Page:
by government engineers the bearing trees at of precise maps of smaller component ones. section corners were often listed by species, At present very few precise local maps are while field notes of transects present an available, but it is to be hoped that botanists orderly panorama of forest types passed throughout the country will begin to supple through on each mile. The first Ohio surment the efforts of a few of their number who veys were generally done by trained woodsare doing map work of permanent and general men, and exhaustive field checks show that value.

their specific determinations of trees may be

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The workers who have contributed our pretty generally relied upon. Happily, too, various large area maps doubtless realize

there have been few serious errors in running better than any one else the impressionistic lines certainly nothing like the gross blunnature of their final product. In most cases ders of some of the surveyors of a later these men have done the utmost possible with day who worked in states farther west. When scanty and vague local data. There have one considers the genuine hardships and been, however, a few instances of buoyant dis- dangers unconsciously revealed by the field regard of the deadly principle of accumulation notes covering the Connecticut Western Re of error which ought not to have happened. serve (done before 1800), for example, the One author, mapping a fairly large area, excellence of the work is remarkable. secured local data from a source whose au- A means of utilizing these notes has been thority few would care to question and then worked out after some experiment, and comfrom his distant vantage point cut and bines economy of time with accuracy. A set trimmed until, speaking mildly, the accuracy of arbitrary generic symbols was devised of a considerable sector of his map was which could be logically grouped and readily seriously impaired.

memorized. Three typical series of symbols In preparing careful local maps of vegeta- are shown in the accompanying table. They tion the question of procedure varies greatly, consist of familiar units of penmanship and and is seldom an easy one. The two sources can be written without much effort, while of help outlined below have been put to rather their number can be increased to cover almost



very well.


any problem without a great deal of inventiveness. Where necessary to indicate While stationed at Dorr Field, Arcadia, species an initial following the symbol does Florida, in 1918, the writer had excellent op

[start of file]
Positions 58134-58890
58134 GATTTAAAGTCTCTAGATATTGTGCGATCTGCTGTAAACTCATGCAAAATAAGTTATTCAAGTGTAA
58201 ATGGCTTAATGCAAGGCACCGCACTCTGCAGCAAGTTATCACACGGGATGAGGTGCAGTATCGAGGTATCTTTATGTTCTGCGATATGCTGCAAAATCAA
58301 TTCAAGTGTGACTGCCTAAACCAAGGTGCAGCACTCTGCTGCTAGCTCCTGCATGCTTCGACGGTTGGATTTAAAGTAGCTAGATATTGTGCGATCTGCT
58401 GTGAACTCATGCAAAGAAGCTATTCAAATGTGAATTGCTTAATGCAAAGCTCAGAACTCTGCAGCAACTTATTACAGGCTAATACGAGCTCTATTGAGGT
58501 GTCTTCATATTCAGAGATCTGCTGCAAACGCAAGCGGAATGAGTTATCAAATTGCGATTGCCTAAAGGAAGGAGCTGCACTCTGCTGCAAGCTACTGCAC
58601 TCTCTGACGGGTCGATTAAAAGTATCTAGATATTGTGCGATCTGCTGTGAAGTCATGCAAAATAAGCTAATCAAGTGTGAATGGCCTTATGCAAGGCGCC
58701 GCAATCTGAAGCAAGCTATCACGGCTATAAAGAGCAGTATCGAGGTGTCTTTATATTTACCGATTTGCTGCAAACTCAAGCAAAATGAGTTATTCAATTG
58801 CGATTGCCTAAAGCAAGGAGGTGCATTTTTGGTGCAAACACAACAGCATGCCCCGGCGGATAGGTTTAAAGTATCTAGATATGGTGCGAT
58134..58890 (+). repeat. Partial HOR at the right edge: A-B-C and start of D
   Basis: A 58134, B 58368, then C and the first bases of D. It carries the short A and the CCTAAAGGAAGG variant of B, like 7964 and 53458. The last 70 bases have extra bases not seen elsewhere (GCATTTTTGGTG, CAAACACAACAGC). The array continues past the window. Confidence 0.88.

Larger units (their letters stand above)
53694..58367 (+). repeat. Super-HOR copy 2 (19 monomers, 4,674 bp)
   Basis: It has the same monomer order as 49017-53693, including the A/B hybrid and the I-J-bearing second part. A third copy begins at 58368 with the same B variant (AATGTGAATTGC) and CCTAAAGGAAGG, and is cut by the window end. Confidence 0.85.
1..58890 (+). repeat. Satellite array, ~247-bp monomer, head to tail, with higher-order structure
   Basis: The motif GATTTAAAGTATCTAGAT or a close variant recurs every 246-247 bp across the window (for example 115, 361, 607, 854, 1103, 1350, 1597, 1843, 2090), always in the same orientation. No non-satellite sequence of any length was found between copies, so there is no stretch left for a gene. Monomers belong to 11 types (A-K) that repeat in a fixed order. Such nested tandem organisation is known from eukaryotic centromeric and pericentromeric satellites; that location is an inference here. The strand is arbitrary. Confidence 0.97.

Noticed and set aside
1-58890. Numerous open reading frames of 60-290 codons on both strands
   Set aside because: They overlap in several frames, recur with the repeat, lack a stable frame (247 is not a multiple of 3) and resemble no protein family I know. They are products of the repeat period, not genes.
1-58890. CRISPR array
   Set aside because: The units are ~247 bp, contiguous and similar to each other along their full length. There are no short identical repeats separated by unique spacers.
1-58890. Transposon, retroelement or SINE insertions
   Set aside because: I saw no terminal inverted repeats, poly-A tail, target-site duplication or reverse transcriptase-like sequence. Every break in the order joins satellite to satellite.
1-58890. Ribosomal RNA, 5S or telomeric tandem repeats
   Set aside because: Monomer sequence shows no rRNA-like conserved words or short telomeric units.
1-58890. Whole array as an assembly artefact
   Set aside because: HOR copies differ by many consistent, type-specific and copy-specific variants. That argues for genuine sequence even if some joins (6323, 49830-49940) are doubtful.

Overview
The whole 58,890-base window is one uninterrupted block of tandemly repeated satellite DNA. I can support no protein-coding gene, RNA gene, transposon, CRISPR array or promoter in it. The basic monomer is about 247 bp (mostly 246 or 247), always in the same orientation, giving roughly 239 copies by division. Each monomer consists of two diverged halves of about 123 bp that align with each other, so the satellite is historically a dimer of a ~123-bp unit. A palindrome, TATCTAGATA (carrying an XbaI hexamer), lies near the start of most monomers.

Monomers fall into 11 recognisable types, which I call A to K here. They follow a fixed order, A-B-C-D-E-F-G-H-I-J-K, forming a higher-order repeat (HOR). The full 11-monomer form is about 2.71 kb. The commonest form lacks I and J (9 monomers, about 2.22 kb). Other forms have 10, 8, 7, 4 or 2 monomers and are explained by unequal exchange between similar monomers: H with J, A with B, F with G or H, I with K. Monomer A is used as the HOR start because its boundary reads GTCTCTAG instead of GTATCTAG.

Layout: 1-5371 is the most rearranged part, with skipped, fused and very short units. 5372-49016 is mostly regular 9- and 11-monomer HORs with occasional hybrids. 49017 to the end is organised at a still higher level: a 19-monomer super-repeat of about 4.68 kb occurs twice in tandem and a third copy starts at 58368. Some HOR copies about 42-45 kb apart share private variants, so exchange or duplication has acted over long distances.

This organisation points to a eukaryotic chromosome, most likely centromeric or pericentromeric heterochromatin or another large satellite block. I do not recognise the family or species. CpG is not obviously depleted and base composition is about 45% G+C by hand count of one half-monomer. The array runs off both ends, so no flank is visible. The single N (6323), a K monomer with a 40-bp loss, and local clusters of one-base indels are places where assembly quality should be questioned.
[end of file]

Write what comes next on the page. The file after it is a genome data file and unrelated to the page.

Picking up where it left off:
portunity to test the utility of the airplane Using these symbols the species of bearing as an aid in vegetation reconnaissance and trees at each section corner can be transcribed mapping. It goes without saying that experionto a sheet of cross section paper with one ence of this sort came as a by-product of centimeter or quarter inch squares. Where other duties which fairly filled the time. correspondence between original and modern There are two basic facts to emphasize in surveys is sufficiently close it is sometimes connection with airplane reconnaissance-first, convenient to transcribe directly upon

the tremendous increase in perspective made county road map or topographic sheet, as this possible, and second, the fact that each type gives a ready guide for field checking. With of vegetation preserves its distinctive shade an assistant reading locations and species it of color, and often a distinctive texture, so was found that an average county in Ohio long as it remains visible. could be transcribed in from thirty to forty- Granted that vegetation types are distincfive minutes, while one man working alone tive in shade and texture from considerable , could do the job in one or two hours.

altitudes, one has only to examine mosaic airIf, for publication or other reasons, a map

plane maps made with one of the excellent in colors is desired, distinctive colors can be automatic cameras now available to realize assigned to each series, and the various shades that this method can be just as useful for of these colors to the important species of the mapping vegetation as for locating gunpits respective series. The symbols may then be or analyzing topography. Because of the cost transcribed by means of properly colored dots

it is not likely that extensive photographic upon two millimeter cross section paper. maps will often be undertaken by individuals,

Finally and most important, it has been but pressure from individuals may be highly amply demonstrated that this network of